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Getting heard in the herd

Updated: Mar 25, 2023

Blah blah, blah blah blah.

Ever feel like this is what they’re hearing? You talk but they don’t get it. You clearly lay out your strengths but don’t improve in the report. You think you’re relating well, but see no increase in recommendations.

Arghh! Frustrating.

I’ve been in B2B tech marketing my whole career. I know how to write. I know how to message. At least I thought I did. But bringing those skills into a briefing wasn’t enough. We were making some progress, but not enough impact. Then I started to get it.

Briefing an industry analyst seems like a pretty straightforward affair, until you look at it from their perspective. They hear from all your competitors, each trying to dominate, They hear from the up and comers looking to grab some of their mindshare. They hear similar stories all day long, all week long, all year long. Hundreds of briefings, hundreds of thousands of facts.

Please help them. Tell them a good story that they will enjoy and will be memorable. Don’t wait for them to recognize the so-whats and get it. Hit them over the head with a feather.

Analysts-- even the speed and feed guys-- need the customer story to make sense of the world. Looking at technology without understanding how it fills a need or delivers value is a bunch of gobbledygook, even to them.

So, I start with a story. I start with a real company. Tips I’ve learned:

  • Don’t talk in corporate-speak about the company. Bring it down to an individual who’s faced with the human challenges we all are. They have to get things done, solve problems, bring value. They want to shine, no matter how shy. They have a career to worry about. Make them a person we can relate to. Give them a name. Becca.

  • Give specifics of the company, too. Size, industry, region. This should represent the target you go after.

  • Tell the analyst about Becca’s challenges, but don’t bore them with generalities they know. Bring those challenges to life so they can feel them.

  • Show the analyst the landscape of existing solutions Becca has at her disposal and solutions she needs to solve this problem. Create a big gaping hole for yourself.

  • Give her your solution and make her a hero. It’s about her, not you. You are in the background, helping Becca deliver value and shine.

  • Show the results. Numbers are best. Analysts want proof points of the value a company realizes when adopting the approach your solutions represents. These numbers stick in the brain and make the story more real. This they remember.

Now we can tell them the details and talk about the feeds and speeds when we need to. And, why our solution is the best on the market for precisely this scenario. We’ve organized their brain so they know why our solution exists, where it fits and why we’re different.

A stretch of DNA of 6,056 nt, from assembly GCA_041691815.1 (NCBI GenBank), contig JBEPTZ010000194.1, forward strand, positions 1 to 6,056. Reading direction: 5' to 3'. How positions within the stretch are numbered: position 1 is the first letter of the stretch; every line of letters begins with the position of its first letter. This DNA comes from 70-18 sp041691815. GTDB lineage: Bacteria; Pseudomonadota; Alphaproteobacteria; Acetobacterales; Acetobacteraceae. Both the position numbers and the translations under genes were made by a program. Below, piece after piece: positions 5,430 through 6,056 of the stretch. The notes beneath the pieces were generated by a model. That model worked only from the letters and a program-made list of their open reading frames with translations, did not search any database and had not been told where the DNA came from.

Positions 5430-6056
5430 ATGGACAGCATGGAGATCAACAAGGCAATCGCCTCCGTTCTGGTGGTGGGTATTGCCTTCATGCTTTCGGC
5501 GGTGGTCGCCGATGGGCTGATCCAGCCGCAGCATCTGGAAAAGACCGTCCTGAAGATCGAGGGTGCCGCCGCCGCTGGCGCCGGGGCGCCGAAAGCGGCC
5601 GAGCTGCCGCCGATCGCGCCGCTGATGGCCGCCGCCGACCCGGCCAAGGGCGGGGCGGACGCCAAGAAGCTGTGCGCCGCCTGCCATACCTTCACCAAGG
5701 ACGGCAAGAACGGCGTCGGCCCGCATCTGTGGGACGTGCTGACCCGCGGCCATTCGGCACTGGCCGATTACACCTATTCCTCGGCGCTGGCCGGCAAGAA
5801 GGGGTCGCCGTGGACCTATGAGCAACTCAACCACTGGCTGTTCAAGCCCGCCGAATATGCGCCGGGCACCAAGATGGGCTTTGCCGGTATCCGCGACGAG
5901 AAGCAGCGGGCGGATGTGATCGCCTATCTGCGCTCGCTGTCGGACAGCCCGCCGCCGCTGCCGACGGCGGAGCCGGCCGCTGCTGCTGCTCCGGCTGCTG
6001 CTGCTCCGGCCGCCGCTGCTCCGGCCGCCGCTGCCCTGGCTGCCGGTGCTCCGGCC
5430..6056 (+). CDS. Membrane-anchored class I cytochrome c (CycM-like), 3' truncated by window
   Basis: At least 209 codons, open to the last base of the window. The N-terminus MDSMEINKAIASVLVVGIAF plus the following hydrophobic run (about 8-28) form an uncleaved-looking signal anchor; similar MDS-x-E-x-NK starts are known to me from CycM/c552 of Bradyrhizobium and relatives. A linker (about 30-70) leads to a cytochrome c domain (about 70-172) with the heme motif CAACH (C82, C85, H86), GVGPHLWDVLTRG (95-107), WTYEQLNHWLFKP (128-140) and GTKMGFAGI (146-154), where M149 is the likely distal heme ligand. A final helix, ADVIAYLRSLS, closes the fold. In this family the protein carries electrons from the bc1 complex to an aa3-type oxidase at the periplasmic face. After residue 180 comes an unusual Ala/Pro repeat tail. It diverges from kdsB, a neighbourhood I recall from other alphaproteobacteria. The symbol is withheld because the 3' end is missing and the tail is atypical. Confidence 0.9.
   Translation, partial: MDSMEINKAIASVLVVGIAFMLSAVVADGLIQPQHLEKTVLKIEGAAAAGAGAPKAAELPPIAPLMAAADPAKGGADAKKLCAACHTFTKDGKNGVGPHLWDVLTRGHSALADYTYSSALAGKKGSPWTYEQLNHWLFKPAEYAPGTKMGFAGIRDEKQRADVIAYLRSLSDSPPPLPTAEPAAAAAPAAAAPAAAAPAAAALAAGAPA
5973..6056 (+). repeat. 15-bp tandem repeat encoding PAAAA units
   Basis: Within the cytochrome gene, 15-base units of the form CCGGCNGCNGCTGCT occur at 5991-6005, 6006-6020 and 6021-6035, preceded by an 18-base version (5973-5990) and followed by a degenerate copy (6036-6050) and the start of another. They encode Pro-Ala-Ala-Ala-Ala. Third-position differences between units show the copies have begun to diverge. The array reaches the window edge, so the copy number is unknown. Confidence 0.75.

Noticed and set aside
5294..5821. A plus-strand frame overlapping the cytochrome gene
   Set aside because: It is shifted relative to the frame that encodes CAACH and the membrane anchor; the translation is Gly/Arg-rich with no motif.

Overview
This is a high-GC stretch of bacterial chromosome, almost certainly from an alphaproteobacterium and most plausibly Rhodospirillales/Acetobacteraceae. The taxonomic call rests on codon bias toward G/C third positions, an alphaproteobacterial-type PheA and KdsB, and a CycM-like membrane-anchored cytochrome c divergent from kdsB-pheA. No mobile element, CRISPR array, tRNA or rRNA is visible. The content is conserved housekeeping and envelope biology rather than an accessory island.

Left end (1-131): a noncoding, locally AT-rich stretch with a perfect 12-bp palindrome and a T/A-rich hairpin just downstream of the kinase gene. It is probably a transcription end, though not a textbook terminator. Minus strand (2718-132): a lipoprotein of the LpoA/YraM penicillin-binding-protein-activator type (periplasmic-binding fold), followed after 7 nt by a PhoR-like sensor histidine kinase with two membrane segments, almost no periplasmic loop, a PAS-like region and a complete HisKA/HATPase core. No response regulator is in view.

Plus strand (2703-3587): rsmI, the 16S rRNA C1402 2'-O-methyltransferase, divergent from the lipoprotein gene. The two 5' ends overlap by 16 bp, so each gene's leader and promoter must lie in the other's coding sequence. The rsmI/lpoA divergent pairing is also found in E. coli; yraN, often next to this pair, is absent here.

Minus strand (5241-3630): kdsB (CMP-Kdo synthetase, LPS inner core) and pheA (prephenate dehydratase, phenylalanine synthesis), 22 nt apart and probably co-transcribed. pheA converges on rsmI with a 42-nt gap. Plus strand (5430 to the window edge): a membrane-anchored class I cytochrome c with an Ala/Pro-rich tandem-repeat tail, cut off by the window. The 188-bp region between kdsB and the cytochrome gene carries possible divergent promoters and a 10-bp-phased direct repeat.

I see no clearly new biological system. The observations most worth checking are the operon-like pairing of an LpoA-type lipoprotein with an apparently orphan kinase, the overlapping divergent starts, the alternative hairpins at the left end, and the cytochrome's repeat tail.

Do it right, you’re golden. Do it wrong, you’re just one of the herd.

What has worked for you? Not worked? Please chime in.

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14 comentarios

Marc Duke
Marc Duke
10 jul 2020

Lovely piece, I tend to start with what the analyst wants to cover first and how much time they have. The rest flows from there assuming we had read your great post!

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 I like it. A lot!

Another aspect of this: analysts have to cover the top handful of firms in a segment when they write about it, but below those, they have flexibility. Your job, when you work with an analyst who is writing a report on your segment, is to make your company one of their choices (unless it's already in the top handful, but most aren't). A story such as you suggest will make your company memorable, but you also need to provide a reason to cover it and not its equally memorable competitor across town. Being memorable is a necessary, but not a sufficient, condition.

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Great post Robin. It’s forevermore about the value prop; with Becca it becomes a story worth remembering.

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Spot on Robin! And most vendors need someone like you to help them. My pet peeves:

  1. Too much techno-babble. Perhaps this is just me because I speak to and write for the business person. But I don't think so. And if the vendor needs help making that technical talk meaningful... well, that's what I do.

  2. Messaging is abstracted to such a high level as to be meaningless. I get that they want to connect with top executives and for that you need to stay out of the weeds. I can spot marketing spin immediately.

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Love the advice to tell a story, but if you can share real customer stories (that are referenceable) all the better. Good, real-world examples make the value of your tech that much clearer.

I write a lot of case studies, and when I talk to vendors about which customer to choose for a case study, I always advise them to pick the poster child for their biggest growth opportunity. Sure, household names are good for sparking interest, but you want as many prospects as possible relating to the story and nodding their heads because they share the same challenges. That's not going to happen if it's a super niche example that doesn't fit your biggest overall market opportunity.

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